Saturday, July 22, 2017

False-positive culture - is there such a thing?

Before reading the below, check this post: Propionibacterium in open shoulder surgery - cautionary tale: "false positives" or contamination

False-positive Cultures After Native Knee Aspiration: True or False

These authors sought to determine the frequency of false-positive cultures among aspirations of 200 knees with the diagnosis of degenerative osteoarthritis undergoing a total knee arthroplasty (TKA). None of these patients had symptoms, signs, or laboratory studies to suggest the presence of joint infection.Thirty–two (16%) patients were excluded secondary to a dry aspiration. Each knee was aspirated under sterile conditions before performing the TKA. In the operating room, the knee was cleaned with chlorhexidine wipes and then sterilely prepped with Duraprep1 and allowed to dry. The surgeon performing the aspiration was sterilely gloved and gowned with body exhaust suits at the time of aspiration. An 18-gauge spinal needle with a stylet was placed into the knee through the superior lateral parapatellar position, the stylet was removed, and then the knee was aspirated. Immediately after aspiration, synovial fluid was applied on a leukocyte esterase strip as part of a previous study. The remaining fluid was sent for synovial fluid WBC count and culture. If only minimal fluid was available, culture was preferentially obtained over cell count and fluid analysis. The synovial fluid was plated in aerobic conditions on sheep agar, chocolate agar, and MacConkey agar plates, which were held at 35" to 37" C. The anaerobic conditions included a Brucella blood agar with kanamycin and Vancomycin, both held in an anaerobic pouch at 35" to 37" C.

There were no false-positive cultures in the aspirations of the knees.

Comment: This study demonstrates that sterile technique in the operating room and in the microbiology laboratory may prevent the specimens being contaminated by the environment or the laboratory.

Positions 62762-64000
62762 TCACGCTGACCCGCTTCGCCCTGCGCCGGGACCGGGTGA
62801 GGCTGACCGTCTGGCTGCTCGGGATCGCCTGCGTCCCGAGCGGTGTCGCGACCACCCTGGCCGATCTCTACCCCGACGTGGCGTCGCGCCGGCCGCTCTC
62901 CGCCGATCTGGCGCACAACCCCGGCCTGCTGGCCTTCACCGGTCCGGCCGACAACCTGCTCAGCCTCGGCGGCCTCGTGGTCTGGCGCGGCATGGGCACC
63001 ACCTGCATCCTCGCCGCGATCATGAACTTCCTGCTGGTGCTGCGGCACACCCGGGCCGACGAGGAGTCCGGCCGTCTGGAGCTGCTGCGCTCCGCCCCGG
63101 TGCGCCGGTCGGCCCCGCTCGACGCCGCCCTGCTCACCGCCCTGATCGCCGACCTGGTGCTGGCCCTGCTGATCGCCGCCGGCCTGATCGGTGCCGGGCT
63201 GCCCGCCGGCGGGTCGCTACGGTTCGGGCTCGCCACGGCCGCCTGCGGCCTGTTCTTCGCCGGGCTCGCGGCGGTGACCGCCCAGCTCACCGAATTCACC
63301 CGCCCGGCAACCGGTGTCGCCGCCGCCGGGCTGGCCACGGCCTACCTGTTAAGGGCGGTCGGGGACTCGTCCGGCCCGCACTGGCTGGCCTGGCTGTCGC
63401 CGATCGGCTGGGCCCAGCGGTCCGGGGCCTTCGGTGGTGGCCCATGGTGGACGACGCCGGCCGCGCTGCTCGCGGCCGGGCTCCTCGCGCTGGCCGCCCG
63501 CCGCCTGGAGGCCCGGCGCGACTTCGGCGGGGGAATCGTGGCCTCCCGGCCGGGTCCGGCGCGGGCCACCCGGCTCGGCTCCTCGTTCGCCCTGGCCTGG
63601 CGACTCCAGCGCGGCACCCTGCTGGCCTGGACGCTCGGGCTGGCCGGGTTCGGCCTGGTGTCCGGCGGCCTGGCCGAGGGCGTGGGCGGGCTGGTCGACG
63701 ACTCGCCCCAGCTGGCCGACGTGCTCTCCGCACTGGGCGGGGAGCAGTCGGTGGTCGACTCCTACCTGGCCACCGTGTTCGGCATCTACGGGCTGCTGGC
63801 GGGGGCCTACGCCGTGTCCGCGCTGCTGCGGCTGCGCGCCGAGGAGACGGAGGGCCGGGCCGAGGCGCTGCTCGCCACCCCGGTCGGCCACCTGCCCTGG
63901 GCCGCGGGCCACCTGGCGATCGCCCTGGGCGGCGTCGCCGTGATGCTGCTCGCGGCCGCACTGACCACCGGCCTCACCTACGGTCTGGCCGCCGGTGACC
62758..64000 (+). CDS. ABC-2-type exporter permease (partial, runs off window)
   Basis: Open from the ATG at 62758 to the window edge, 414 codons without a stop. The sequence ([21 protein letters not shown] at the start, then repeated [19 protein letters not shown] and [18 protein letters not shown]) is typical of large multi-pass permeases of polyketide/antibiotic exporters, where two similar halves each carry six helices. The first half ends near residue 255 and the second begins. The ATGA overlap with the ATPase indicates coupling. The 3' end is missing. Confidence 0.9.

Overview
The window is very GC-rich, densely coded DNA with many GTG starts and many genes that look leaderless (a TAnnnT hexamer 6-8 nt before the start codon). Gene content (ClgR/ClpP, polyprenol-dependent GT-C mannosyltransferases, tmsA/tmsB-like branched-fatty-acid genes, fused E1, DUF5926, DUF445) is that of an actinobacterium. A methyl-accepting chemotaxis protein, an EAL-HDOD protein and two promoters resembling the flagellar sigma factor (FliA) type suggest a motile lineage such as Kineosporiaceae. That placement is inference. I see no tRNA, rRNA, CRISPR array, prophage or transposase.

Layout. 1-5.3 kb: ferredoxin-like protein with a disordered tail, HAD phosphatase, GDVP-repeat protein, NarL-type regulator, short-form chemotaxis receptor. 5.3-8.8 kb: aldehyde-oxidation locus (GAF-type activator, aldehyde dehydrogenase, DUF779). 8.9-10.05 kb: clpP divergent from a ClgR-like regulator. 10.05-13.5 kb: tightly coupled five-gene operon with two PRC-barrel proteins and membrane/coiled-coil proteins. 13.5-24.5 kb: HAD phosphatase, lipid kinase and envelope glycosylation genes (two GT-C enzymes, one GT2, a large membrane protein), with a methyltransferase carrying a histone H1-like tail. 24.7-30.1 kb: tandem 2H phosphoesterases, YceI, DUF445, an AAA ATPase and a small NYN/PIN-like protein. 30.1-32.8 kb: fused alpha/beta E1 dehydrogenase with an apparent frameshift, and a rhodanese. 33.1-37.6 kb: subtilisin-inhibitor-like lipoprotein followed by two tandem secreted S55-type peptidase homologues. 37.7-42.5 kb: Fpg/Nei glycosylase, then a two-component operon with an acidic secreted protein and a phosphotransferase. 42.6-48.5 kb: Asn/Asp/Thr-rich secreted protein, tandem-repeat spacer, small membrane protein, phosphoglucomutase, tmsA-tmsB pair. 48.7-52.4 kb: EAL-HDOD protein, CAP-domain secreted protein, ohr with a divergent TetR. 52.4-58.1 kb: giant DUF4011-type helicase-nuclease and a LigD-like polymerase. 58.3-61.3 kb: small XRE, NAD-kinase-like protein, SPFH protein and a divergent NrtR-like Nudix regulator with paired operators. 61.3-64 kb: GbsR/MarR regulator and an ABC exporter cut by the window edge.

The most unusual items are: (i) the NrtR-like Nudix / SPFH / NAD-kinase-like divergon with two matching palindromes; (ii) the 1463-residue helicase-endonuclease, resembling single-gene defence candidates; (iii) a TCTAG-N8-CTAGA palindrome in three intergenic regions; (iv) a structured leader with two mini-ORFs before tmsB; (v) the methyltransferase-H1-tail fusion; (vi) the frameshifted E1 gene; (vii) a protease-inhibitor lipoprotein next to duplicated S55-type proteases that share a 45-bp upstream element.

Two points should be made: (1) The term ‘false-positive’ seems problematic. If a culture is positive it is positive - unless the laboratory technician recorded the result incorrectly. Frequently, however, the term ‘false-positive’ is used to refer to a positive culture when the observer doesn’t believe the cultured bacteria originated from the specimen submitted. Unfortunately, unless perfect harvesting, handling and culturing methods are used, one cannot be absolutely sure whether cultured bacteria originated from the joint, the air, the surgical gloves, the specimen container, or the laboratory. For this reason, it is important to know the results of control culture specimens to verify the sterility of the environment and specimen management. As an example, Mook et al (The Journal of Bone and Joint Surgery. 97(12):957–963, JUN 2015) found a 13% positive Propionibacterium culture rate for a 1/2 X 1/2 sq cm square of sterile gauge that was placed in a sterile specimen container and set aside during shoulder surgery. These cultures were positive (not falsely positive), although the source of the cultured organisms was not clear.

(2) Propionibacterium are anaerobic organisms now recognized as being pathogenetic in arthroplasty and spine surgery. In that these organisms are sensitive to Kanamycin and Vancomycin, one wonders if the use of Kanamycin and Vancomycin in the anaerobic media used in this study may have interfered with the ability of these cultures to detect Propionibacterium.

The reader may also be interested in these posts:

Consultation for those who live a distance away from Seattle.

Click here to see the new Shoulder Arthritis Book.

Click here to see the new Rotator Cuff Book

Information about shoulder exercises can be found at this link.

Use the "Search" box to the right to find other topics of interest to you.

You may be interested in some of our most visited web pages including:shoulder arthritis, total shoulder, ream and runreverse total shoulderCTA arthroplasty, and rotator cuff surgery as well as the 'ream and run essentials'

See from which cities our patients come.

See the countries from which our readers come on this post.